My journey into broadcast journalism may never have happened had my mom not rescued my BCIT application from the dresser drawer I had stuffed it in and mailed it off, unbeknownst to me. So it came as a complete shock when she informed me I had an interview. We drove down to Vancouver, with me protesting all the the way that I had zero hope of getting in - hundreds of people applied and there were few seats available and there was no way they would want me - a relative bumpkin in a sea of undoubtedly deeply talented naturals. It was a bit irritating to be told I was wrong.
I had grown up with a deep love affair with the radio - turning it on the minute I woke up and listening late into the night. It was the "theatre of the mind" in every way and I was deeply attached to the personalities I felt I knew intimately after years of faithful devotion. When I was a teenager I could listen to CFOX on the stereo in our basement where I heard Tracy Chapman's "Fast Car" for the first time long before my bible, Rolling Stone magazine, told me who she was.
When I graduated it was 1986, the year of Expo in Vancouver and I was among a small group of students selected to work at what was then known as BCTV while the fair was underway. But the risk of taking that position, not knowing what would transpire when Expo was over proved too much for my insecure self so I vaulted for the only radio job I could find on the "wanted" board at our school. It was at a station in Quesnel, an hour away from my parents and it fit within my comfort zone at the time. This was a station that offered "message time" an opportunity for people on reserve and in outlying areas who obviously didn't have phones to submit short messages to their friends and relatives that the DJ would read on-air. Messages like - and I quote - "Got beat up last night so can't meet you in town today." Being part of the "media elite" in a very small town was an eye-opener and I quickly learned when I covered a city council or hospital board meeting that the principals involved wouldn't hesitate to call the station (or drop by!) and offer their editorial comment on what I had just said. I wasn't there very long before my news director got a job overseeing the newsrooms within the Kootenay Broadcasting System and he asked me to go with him - so I was soon packing my bags for Trail, where Ken Georgetti was still ensconced as the head of the local Steelworker's union and news revolved around life at the smelter up the hill. Stations like KBS still carried large newsrooms at the time and our 8am and 5pm newscasts were marathon affairs with a full sports packages, farm news and unique to Trail, "news in Italian" read by an unpleasant local man who apparently spoke in a dialect of Italian no one in the largely Italian community understood. I often covered the court beat in neighbouring communities like Castlegar and Rossland, phoning in my updates from pay phones. I remember one incident when I was alarmed to find the accused waiting to use the phone while I filed my report and I passed him in my car hitch-hiking on my drive back to the station. He waved.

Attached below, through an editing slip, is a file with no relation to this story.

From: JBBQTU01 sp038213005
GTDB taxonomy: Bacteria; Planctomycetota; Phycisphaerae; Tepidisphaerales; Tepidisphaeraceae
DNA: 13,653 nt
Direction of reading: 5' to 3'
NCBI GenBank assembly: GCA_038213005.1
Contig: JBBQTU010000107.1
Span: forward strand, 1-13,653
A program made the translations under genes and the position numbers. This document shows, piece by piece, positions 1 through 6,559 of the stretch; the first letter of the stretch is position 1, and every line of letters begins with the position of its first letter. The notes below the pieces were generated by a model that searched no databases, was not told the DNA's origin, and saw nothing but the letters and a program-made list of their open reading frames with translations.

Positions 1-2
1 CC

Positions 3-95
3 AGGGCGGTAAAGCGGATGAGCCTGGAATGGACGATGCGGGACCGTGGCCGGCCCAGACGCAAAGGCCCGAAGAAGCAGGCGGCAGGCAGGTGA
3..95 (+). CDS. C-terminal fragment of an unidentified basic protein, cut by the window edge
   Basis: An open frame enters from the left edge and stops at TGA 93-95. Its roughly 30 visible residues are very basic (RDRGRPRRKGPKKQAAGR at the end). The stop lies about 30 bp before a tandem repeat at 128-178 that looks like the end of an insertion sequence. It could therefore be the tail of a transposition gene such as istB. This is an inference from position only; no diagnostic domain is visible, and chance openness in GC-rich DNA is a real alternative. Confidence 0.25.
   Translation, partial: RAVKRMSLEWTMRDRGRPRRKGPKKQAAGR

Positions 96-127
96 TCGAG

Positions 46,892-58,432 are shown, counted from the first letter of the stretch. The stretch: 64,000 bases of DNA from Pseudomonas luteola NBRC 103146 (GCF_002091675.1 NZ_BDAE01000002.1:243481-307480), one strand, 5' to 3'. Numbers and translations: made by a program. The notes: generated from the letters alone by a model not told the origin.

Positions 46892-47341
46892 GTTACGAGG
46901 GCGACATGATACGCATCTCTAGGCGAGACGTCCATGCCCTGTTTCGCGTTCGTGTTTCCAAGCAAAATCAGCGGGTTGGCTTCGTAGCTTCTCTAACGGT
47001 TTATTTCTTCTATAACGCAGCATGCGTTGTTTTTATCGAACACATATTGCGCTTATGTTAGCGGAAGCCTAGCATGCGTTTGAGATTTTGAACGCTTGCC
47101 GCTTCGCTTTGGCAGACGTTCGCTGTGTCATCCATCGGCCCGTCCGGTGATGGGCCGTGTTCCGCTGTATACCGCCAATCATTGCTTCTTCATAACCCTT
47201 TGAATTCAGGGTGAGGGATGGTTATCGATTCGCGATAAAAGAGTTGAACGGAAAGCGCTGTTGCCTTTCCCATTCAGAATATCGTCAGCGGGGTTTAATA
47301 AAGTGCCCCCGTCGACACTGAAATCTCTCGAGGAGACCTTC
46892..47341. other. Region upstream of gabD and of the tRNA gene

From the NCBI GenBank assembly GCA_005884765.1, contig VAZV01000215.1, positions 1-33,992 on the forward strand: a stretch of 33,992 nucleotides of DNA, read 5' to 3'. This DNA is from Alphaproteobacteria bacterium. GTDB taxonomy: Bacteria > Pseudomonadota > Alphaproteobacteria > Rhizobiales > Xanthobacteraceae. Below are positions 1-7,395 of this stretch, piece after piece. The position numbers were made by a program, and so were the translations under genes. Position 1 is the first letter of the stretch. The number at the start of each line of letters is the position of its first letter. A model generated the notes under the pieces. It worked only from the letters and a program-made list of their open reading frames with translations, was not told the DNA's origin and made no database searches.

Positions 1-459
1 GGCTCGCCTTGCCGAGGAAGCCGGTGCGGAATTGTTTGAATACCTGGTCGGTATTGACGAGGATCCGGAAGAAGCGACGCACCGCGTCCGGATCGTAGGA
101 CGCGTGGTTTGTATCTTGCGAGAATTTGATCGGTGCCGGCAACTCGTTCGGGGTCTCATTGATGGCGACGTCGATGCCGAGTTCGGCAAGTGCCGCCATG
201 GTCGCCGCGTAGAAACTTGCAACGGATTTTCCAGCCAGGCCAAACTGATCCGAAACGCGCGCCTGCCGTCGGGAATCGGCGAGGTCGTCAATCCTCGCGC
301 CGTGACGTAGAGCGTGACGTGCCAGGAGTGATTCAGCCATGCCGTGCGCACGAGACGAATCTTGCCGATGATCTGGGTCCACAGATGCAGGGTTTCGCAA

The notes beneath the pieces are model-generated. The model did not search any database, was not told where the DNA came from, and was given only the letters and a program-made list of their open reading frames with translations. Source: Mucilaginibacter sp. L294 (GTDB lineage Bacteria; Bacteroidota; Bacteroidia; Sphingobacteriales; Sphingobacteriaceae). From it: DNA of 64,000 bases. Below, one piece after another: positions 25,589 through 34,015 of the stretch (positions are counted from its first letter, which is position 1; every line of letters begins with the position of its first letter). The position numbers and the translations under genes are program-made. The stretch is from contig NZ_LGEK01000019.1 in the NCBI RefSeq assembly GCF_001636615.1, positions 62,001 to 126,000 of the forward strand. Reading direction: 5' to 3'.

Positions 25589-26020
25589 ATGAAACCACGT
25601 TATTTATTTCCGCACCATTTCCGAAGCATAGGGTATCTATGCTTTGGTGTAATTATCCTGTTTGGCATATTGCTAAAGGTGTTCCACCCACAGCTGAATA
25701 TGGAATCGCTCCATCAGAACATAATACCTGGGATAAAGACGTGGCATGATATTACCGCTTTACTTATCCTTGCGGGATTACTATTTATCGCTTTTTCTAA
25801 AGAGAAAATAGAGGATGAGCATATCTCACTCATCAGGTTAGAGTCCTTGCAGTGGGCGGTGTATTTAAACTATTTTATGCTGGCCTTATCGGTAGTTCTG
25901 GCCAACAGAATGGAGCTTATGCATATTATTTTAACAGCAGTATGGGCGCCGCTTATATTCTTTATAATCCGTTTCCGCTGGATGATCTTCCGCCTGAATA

I stayed in radio for ten years - hosting talk shows, producing radio documentaries, on the beat and on the air. For the first couple of years away from it, I missed it terribly and dreamed of going back but it wasn't to be. The radio landscape has contracted since then and I don't suspect the same opportunities exist today that I enjoyed back then. Still there is something magical about the radio that will never be replicated in any other medium. Close your eyes and listen.